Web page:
by Wilfred Owen
Analysis: Sound Check
If there's a poetry equivalent to the soundtrack of the descent into hell, this is it. Oh wait, maybe Dante's Inferno already cornered the market on that one, but "Strange Meeting" isn't too shabby in the tension-building, dread-inducing sound effects department either.
In the "Form and Meter" section, we discussed how the slant rhymed couplets and iambic pentameter created a smooth and regular rhythm to the poem. We like to think of it as a particularly dreadful and slow march into hell.
As each couplet unfolds, we find out more news about where we are and what's going on—and none of it is good. The regularity of the iambic pentameter keeps us chugging along, and the not-so-perfect rhymes urge us to the next line, and we go willingly, even though we should probably know better. It's kind of like the creepy music in a horror movie: we know the protagonist totally should not open that door, but we also can't wait to see what's behind it.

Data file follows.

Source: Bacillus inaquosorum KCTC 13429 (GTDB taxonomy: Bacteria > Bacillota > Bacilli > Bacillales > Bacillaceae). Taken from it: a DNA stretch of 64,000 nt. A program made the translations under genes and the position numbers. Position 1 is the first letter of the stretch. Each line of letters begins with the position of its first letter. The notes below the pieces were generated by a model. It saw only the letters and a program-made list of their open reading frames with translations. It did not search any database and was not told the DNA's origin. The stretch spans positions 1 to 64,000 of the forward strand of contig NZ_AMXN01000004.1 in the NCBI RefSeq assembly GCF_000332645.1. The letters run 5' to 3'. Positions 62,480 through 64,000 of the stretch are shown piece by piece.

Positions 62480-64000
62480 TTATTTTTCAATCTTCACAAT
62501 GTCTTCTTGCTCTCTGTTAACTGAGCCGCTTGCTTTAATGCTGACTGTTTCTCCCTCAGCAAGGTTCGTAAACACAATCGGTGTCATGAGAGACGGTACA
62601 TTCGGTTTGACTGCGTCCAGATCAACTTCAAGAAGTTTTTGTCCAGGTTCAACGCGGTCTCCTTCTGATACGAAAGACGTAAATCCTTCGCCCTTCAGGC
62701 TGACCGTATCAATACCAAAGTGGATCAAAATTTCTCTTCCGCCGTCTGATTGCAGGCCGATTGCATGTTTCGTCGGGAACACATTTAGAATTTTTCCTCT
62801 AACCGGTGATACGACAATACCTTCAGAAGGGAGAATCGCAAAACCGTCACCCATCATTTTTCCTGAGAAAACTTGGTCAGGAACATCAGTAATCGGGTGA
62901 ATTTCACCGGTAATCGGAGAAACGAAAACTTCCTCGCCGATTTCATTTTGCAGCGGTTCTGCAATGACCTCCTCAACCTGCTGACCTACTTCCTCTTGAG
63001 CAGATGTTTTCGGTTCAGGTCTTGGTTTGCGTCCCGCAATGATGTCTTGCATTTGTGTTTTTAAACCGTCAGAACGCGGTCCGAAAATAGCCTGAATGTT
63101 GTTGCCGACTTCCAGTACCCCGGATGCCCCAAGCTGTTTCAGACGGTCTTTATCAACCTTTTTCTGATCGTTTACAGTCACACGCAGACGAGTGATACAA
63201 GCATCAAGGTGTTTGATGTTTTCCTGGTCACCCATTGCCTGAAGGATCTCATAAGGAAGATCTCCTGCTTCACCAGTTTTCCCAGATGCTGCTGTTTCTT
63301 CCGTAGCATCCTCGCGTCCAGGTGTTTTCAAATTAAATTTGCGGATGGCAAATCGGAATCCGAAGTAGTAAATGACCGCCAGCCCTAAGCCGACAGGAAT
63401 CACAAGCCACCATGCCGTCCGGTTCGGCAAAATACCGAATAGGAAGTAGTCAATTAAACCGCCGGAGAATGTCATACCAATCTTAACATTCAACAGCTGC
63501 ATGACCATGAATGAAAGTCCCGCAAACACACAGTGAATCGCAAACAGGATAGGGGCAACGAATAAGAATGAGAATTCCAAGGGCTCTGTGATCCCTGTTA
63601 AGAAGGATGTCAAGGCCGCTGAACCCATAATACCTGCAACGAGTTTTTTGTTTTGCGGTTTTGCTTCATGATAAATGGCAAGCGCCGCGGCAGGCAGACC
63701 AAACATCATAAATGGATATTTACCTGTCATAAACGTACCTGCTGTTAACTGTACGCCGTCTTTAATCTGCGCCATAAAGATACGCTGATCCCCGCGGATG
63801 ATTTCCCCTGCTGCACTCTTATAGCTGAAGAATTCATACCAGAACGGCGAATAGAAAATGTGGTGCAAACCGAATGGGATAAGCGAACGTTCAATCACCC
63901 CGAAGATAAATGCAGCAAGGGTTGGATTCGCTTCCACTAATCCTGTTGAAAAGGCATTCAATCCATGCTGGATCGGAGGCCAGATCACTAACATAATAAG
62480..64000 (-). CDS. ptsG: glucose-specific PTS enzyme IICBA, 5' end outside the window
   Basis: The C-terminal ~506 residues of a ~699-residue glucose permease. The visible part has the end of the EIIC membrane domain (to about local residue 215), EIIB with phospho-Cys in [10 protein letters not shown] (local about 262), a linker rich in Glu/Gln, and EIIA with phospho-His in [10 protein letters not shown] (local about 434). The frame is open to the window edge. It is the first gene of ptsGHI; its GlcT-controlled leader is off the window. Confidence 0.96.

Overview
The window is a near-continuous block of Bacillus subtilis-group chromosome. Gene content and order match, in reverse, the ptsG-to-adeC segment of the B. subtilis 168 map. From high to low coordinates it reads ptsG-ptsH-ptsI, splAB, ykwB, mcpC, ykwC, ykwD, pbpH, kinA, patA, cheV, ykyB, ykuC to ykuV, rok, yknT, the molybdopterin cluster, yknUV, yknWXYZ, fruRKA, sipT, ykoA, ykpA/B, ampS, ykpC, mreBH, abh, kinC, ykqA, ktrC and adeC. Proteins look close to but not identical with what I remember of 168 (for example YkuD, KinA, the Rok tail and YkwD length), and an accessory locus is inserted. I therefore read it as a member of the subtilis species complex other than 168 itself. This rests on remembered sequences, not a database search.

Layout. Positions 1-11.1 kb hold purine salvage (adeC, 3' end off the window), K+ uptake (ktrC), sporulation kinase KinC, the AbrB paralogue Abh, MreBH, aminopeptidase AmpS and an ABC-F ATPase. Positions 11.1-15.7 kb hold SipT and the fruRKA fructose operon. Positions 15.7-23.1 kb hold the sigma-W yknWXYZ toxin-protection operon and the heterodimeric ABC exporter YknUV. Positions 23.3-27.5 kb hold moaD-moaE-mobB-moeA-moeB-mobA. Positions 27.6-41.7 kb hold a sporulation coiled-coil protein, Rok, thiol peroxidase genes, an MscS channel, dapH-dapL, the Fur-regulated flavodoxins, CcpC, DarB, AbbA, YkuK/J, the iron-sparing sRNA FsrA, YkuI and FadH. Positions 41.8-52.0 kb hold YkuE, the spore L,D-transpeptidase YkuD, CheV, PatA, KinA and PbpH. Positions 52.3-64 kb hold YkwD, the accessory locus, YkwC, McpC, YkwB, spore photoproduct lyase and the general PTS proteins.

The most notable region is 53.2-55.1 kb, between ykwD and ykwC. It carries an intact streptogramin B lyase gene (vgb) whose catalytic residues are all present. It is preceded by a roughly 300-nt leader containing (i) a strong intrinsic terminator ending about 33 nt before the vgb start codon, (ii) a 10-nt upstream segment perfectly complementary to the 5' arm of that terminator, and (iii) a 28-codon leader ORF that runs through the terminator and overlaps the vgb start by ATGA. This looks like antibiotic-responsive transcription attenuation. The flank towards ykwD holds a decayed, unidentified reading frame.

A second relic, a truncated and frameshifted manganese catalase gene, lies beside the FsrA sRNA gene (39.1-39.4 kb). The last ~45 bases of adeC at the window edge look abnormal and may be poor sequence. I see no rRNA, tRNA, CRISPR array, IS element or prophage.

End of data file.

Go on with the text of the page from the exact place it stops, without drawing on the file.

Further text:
But wait, there's more. The repetition of certain words and alliteration (words beginning with the same sound that are placed near each other) make for a sort of echo effect—like you could have sworn you heard this before but you can't quite place it. The sounds overlap and even meld together, like the voice in a dream, making it hard to distinguish one sonic element from another.
It can get intoxicating, and a little disorienting. Look at how Owen ssssslides us into the poem with all of those S sounds in the first eight lines: seemed, escaped, some, since scooped, sleepers, bestirred, sprang, stared, distressful, and bless. Be careful you don't slip.
The repetition has a similar effect. While the rhyme and meter seem to coax you forward, the repetition is very gently tripping you up—not quite enough so you fall over—but just enough so your ear does a sort of double take. Owen, being the baller that he is, ups the level of difficulty by often modifying the words he repeats ever so slightly.
See how he follows "hope" with "hopelessness," "wild" with "wildest," and "pity of war" with "the pity war distilled." These modifications alter the meaning and the sound, while still remaining familiar. They overlap and twist in our ears, like the tortured groaning of the sleepers.